# Hyperboloid

type of surface in three dimensions
 Hyperboloid of one sheet Conical surface between Hyperboloid of two sheets

In geometry, a hyperboloid of revolution, sometimes called circular hyperboloid, is a surface that may be generated by rotating a hyperbola around one of its principal axes. An hyperboloid is a surface that may be obtained from a paraboloid of revolution by deforming it by means of directional scalings, or more generally, of an affine transformation.

Hyperboloid of revolution
One-sheet Hyperboloid generation, by rotation of a hyperbola (above) and of straight line asymptotes (below)

A hyperboloid is a quadric surface, that is a surface that may be defined as the zero set of a polynomial of degree two in three variables. Among quadric surfaces, a hyperboloid is characterized by not being a cone or a cylinder, having a center of symmetry, and intersecting many planes into hyperbolas. A hyperboloid has also three pairwise perpendicular axes of symmetry, and three pairwise perpendicular planes of symmetry.

The hyperboloid may be described in the Cartesian coordinate system by one of the two following equations:

${\displaystyle {\frac {x^{2}}{a^{2}}}+{\frac {y^{2}}{b^{2}}}-{\frac {z^{2}}{c^{2}}}=1,}$

or

${\displaystyle {\frac {x^{2}}{a^{2}}}+{\frac {y^{2}}{b^{2}}}-{\frac {z^{2}}{c^{2}}}=-1.}$

One has an hyperboloid of revolution if and only if ${\displaystyle a^{2}=b^{2}.}$ Both of these surfaces are asymptotic to a conical surface (cone) similarly described by the equation

${\displaystyle {\frac {x^{2}}{a^{2}}}+{\frac {y^{2}}{b^{2}}}-{\frac {z^{2}}{c^{2}}}=0.}$

There are two kinds of hyperboloids. In the first case (+1 in the right-hand side of the equation), one has a one-sheet hyperboloid, also called hyperbolic hyperboloid. It is a connected surface, which has a negative Gaussian curvature at every point. This implies that the tangent plane at any point intersect the hyperboloid into two lines, and thus that the one-sheet hyperboloid is a doubly ruled surface. In the second case (−1 in the right-hand side of the equation), one has a two-sheet hyperboloid, also called elliptic hyperboloid. The surface has two connected components, and a positive Gaussian curvature at every point. Thus the surface is convex in the sense that the tangent plane at every point intersects the surface only in this point.

The hyperboloid structure, the nonimaging ideal optical concentrator, and screw theory are examples of applications of this geometric form.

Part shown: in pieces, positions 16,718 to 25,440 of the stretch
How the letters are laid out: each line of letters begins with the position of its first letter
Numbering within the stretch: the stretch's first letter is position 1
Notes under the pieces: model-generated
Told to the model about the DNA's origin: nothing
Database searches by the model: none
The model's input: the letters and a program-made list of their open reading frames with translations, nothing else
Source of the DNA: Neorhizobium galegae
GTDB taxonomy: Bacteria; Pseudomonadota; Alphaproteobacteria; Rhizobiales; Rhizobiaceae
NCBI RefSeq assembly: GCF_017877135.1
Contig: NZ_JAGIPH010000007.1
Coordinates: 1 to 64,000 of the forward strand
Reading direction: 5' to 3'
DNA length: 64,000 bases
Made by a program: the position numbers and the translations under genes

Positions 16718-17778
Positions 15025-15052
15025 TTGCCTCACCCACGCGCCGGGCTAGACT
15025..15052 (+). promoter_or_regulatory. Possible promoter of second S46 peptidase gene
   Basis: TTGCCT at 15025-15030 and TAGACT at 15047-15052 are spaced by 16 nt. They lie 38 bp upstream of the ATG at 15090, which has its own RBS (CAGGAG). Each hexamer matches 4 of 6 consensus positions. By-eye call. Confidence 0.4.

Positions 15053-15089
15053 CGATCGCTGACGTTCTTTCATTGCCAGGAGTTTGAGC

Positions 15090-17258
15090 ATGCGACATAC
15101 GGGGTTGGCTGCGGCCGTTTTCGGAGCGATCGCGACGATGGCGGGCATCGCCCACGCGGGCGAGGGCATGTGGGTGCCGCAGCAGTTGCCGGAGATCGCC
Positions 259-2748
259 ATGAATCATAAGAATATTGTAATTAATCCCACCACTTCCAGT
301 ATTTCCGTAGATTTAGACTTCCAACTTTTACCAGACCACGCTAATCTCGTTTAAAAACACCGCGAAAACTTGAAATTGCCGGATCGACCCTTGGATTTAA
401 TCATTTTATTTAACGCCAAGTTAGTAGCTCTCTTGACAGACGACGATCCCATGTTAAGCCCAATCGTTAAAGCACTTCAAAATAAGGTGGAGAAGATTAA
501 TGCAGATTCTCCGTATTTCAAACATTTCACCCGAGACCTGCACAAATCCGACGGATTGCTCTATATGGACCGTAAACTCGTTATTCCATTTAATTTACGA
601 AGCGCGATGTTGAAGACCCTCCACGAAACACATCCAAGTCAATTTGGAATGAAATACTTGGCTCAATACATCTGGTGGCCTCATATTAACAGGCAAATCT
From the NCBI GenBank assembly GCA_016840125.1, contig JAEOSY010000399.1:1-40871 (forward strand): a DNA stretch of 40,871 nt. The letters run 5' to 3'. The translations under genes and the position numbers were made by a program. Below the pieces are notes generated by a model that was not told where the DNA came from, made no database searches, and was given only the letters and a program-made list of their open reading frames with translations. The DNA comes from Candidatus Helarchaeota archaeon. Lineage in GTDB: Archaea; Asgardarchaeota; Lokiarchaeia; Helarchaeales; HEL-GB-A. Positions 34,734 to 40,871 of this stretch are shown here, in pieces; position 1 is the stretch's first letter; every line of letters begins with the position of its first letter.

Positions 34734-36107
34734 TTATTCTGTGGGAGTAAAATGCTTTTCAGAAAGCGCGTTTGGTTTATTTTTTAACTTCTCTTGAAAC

## Quotes

• All screws of a given pitch belonging to a system of the third order are the generators of a certain hyperboloid. There is... a different hyperboloid for each pitch. ...all these hyperboloids are concentric.
• Upon the hyperboloid of one sheet, and likewise upon the hyperbolic paraboloid, the two lines of striction coincide.
• Luther Pfahler Eisenhart, A Treatise on the Differential Geometry of Curves and Surfaces (1909)
• The hyperboloid of revolution (generated as a surface of revolution) is a special case of the elliptical hyperboloid... The shape of a small portion of the hyperboloid of revolution around the equator is similar to that of the catenoid, but larger portions are quite different, as are the Gauss maps. The image of the Gauss map of the whole hyperboloid of revolution omits disks around the north and south poles, whereas the image of the Gauss map of the whole catenoid omits only the north and south poles.
• Alfred Gray, Modern Differential Geometry of Curves and Surfaces with Mathematica (1999) 2nd edition, Ch. 20 Surfaces of Revolution
• One way to deal with the matters... is to work with a set of numerical values. I can do this with the help of Ball's Cartesian equation for the hyperboloids of reguli of the 3-system (1900). This equation is quoted and proved by Hunt (1978)... I shall choose the three principle screws of a 3-system of motion... I have, (a) accorded with convention, (b) ensured that the pitch quadric will be real... Ball's equation... clearly represents a series of concentric quadric surfaces... This circumstance of there being none of the concentric hyperboloids coaxial with one of the principal axes is a characteristic of the 3-system. ...within a certain, central zone of the system, the intersections among the hyperboloids are complicated and not easy to understand. Outside that zone, however... the hyperboloids appear in relation to one another... Each successive hyperboloid is wholly 'outside' its predecessor (or wholly 'inside' as the case may be), and no intersections are apparent. ...outside a certain, central zone, only one real screw can be found to pass through a generall chosen point...
• Jack Phillips, Freedom in Machinery (1984, 1990) Appendix 6C Notes on the quasi-general 3-system
• The equation of the tangent plane at the point (a, 0, 0) of the conicoid ${\displaystyle {\frac {x^{2}}{a^{2}}}\pm {\frac {y^{2}}{b^{2}}}\pm {\frac {z^{2}}{c^{2}}}=1}$  is ${\displaystyle x=a}$ ; this meets the surface in straight lines whose projection on the plane ${\displaystyle x=0}$  are given by the equation ${\displaystyle \pm {\frac {y^{2}}{b^{2}}}\pm {\frac {z^{2}}{c^{2}}}=0}$ . These lines are clearly real when the surface is an hyperboloid of one sheet, and imaginary when the surface is an ellipsoid, or an hyperboloid of two sheets.
Hence the hyperboloid of one sheet is a ruled surface.